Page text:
C. Tollefsen (2008). Intending Damage to Basic Goods. Christian Bioethics 14 (3):272-282.
    Richard McCormick justified his move to proportionalism in part because of the perceived inadequacy of the Grisez-Finnis approach to morality to answer the following question: “What is to count for turning against a basic good, and why?” In this paper, I provide the beginnings of an account of what it means to intend damage to a good; I then show that the account is readily exportable to judgments regarding killing and lying defended by Grisez and others. I then indicate that (...)
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  37.  88
    Deborah Tollefsen (1999). Princess Elisabeth and the Problem of Mind-Body Interaction. Hypatia 14 (3):59-77.
    : This paper focuses on Princess Elisabeth of Bohemia's philosophical views as exhibited in her early correspondence with René Descartes. Elisabeth's criticisms of Descartes's interactionism as well as her solution to the problem of mind-body interaction are examined in detail. The aim here is to develop a richer picture of Elisabeth as a philosophical thinker and to dispel the myth that she is simply a Cartesian muse.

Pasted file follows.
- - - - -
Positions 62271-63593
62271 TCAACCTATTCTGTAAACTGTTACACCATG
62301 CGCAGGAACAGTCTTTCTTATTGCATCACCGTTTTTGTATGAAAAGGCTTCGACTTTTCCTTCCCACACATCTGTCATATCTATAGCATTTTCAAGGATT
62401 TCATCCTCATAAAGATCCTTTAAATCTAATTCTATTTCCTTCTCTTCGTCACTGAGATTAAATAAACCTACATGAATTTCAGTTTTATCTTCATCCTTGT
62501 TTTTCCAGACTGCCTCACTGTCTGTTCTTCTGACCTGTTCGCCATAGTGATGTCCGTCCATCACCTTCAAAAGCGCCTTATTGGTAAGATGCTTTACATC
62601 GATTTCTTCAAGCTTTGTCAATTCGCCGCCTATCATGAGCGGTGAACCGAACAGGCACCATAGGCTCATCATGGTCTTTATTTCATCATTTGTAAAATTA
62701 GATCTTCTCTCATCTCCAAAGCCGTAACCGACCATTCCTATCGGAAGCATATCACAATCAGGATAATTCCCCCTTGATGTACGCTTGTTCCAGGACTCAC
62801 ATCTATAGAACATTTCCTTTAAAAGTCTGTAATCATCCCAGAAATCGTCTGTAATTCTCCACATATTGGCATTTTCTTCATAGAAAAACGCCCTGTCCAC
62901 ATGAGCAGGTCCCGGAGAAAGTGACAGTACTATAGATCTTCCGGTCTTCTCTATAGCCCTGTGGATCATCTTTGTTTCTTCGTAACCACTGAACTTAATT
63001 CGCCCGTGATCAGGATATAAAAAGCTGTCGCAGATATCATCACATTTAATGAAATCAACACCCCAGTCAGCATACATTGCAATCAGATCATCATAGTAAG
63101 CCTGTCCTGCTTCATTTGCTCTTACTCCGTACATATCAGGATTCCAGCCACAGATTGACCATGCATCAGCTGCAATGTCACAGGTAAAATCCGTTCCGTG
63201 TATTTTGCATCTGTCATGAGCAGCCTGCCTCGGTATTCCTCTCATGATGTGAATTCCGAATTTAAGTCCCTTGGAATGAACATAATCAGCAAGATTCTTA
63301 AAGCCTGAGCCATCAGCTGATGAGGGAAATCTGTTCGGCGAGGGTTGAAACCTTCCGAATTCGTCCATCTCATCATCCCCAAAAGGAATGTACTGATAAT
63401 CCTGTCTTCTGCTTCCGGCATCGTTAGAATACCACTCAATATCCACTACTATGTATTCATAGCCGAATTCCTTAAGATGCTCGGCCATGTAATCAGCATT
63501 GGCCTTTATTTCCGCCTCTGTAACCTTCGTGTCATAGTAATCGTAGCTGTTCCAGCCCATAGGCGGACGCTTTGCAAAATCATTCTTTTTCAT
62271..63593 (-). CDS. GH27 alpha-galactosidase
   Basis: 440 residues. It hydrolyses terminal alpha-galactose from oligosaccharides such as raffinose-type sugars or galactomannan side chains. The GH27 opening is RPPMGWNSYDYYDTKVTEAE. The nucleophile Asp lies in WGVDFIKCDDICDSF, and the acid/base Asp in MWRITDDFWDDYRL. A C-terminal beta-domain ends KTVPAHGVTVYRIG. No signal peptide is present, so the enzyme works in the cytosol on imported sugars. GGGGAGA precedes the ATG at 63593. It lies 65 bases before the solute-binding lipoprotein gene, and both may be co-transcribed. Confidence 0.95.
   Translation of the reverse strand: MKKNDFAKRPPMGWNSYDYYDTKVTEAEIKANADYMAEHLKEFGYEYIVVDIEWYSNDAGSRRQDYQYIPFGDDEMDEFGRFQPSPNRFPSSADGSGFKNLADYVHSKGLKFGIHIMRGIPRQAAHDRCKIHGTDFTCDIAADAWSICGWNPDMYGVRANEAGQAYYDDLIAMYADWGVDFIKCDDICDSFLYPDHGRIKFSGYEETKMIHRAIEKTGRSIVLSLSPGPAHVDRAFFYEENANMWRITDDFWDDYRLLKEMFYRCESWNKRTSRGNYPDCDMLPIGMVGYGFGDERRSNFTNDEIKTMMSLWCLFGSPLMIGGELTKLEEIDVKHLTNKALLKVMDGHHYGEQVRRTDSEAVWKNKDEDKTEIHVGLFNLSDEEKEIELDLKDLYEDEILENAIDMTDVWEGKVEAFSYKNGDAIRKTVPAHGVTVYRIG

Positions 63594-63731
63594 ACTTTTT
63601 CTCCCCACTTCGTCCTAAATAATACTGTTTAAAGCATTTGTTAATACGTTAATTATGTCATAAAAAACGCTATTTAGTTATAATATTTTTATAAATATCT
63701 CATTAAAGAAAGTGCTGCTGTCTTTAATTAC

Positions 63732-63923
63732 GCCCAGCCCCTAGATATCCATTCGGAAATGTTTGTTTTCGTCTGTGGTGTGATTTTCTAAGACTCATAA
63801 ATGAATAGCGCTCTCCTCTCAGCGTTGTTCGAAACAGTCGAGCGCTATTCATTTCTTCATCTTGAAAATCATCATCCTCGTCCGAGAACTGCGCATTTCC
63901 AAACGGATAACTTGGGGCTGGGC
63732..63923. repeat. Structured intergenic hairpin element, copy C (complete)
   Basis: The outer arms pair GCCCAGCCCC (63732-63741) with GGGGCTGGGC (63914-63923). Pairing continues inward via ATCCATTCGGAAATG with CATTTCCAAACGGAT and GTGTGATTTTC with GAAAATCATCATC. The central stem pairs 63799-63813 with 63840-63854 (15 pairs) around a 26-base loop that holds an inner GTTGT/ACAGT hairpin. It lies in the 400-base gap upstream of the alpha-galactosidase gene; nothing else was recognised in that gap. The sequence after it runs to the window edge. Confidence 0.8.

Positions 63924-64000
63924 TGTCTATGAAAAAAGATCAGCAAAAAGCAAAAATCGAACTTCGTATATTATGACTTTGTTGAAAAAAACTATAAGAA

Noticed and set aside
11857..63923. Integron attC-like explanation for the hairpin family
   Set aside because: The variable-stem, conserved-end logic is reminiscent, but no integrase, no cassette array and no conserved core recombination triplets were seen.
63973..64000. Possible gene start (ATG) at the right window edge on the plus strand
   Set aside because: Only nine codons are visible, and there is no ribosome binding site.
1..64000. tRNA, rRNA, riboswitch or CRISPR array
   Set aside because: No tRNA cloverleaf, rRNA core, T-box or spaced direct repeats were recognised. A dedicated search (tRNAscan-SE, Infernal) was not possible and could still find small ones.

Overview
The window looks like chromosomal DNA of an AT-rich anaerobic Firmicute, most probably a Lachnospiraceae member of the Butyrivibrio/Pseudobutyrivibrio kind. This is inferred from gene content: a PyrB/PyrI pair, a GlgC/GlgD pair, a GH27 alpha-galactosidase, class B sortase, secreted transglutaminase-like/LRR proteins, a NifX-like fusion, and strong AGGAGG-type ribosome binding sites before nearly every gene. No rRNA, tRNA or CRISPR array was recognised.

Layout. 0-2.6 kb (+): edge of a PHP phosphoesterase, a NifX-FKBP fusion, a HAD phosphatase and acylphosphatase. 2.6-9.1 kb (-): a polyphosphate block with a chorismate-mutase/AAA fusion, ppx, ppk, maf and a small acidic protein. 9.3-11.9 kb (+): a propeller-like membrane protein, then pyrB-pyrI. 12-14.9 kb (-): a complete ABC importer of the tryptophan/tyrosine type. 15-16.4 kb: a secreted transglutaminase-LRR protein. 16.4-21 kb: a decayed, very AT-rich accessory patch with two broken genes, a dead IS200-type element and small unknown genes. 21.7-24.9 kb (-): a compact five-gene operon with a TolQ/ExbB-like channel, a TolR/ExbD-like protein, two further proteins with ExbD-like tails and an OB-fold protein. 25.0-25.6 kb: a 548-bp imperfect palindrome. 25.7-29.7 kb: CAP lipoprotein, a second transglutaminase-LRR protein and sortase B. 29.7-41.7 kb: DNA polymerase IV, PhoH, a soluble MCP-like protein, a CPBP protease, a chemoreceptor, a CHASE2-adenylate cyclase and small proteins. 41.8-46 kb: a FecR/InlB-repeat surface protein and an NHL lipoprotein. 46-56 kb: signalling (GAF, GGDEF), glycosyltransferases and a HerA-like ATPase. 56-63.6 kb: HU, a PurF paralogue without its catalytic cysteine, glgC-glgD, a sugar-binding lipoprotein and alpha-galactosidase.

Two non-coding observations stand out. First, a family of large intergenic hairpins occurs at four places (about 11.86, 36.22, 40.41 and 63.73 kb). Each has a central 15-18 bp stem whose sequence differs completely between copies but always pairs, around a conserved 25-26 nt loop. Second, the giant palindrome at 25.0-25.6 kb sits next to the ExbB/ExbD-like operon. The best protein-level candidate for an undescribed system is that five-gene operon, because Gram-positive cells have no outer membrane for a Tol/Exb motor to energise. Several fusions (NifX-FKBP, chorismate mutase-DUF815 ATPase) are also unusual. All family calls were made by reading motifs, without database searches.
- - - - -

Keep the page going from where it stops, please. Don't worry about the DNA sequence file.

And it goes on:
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  38.  9
    Christopher Tollefsen (2000). Direct and Indirect Action Revisited. American Catholic Philosophical Quarterly 74 (4):653-670.
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  39.  81
    Christopher Tollefsen (2006). Reasons for Action and Reasons for Belief. Social Epistemology 20 (1):55 – 65.
    As Alan Wood has recently pointed out, there is "a long and strong philosophical traditionthat parcels out cognitive tasks to human faculties in such a way that belief is assigned to the will".1 Such an approach lends itself to addressing the ethics of belief as an extension of practical ethics. It also lends itself to a treatment of reasons for belief that is an extension of its treatment of reasons for action, for our awareness of reasons for action provides the (...)